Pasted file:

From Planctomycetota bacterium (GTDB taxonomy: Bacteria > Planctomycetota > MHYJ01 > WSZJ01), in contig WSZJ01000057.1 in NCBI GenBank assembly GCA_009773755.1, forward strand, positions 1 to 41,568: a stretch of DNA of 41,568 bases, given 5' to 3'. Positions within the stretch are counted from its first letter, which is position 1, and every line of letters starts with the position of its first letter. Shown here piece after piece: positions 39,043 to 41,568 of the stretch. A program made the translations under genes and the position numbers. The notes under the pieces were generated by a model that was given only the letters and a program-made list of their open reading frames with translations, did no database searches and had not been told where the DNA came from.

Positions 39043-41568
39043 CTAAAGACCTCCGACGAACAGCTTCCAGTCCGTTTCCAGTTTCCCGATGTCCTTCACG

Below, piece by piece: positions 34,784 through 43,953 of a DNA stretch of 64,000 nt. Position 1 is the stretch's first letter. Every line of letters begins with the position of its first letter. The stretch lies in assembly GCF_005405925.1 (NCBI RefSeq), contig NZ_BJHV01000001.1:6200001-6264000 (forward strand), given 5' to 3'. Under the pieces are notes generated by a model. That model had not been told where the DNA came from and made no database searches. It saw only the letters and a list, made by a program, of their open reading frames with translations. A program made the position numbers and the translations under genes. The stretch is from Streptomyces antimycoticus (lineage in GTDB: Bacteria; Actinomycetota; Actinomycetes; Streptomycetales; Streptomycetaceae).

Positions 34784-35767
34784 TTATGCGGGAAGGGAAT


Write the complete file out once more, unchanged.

From Planctomycetota bacterium (GTDB taxonomy: Bacteria > Planctomycetota > MHYJ01 > WSZJ01), in contig WSZJ01000057.1 in NCBI GenBank assembly GCA_009773755.1, forward strand, positions 1 to 41,568: a stretch of DNA of 41,568 bases, given 5' to 3'. Positions within the stretch are counted from its first letter, which is position 1, and every line of letters starts with the position of its first letter. Shown here piece after piece: positions 39,043 to 41,568 of the stretch. A program made the translations under genes and the position numbers. The notes under the pieces were generated by a model that was given only the letters and a program-made list of their open reading frames with translations, did no database searches and had not been told where the DNA came from.

Positions 39043-41568
39043 CTAAAGACCTCCGACGAACAGCTTCCAGTCCGTTTCCAGTTTCCCGATGTCCTTCACG

Below, piece by piece: positions 34,784 through 43,953 of a DNA stretch of 64,000 nt. Position 1 is the stretch's first letter. Every line of letters begins with the position of its first letter. The stretch lies in assembly GCF_005405925.1 (NCBI RefSeq), contig NZ_BJHV01000001.1:6200001-6264000 (forward strand), given 5' to 3'. Under the pieces are notes generated by a model. That model had not been told where the DNA came from and made no database searches. It saw only the letters and a list, made by a program, of their open reading frames with translations. A program made the position numbers and the translations under genes. The stretch is from Streptomyces antimycoticus (lineage in GTDB: Bacteria; Actinomycetota; Actinomycetes; Streptomycetales; Streptomycetaceae).

Positions 34784-35767
34784 TTATGCGGGAAGGGAAT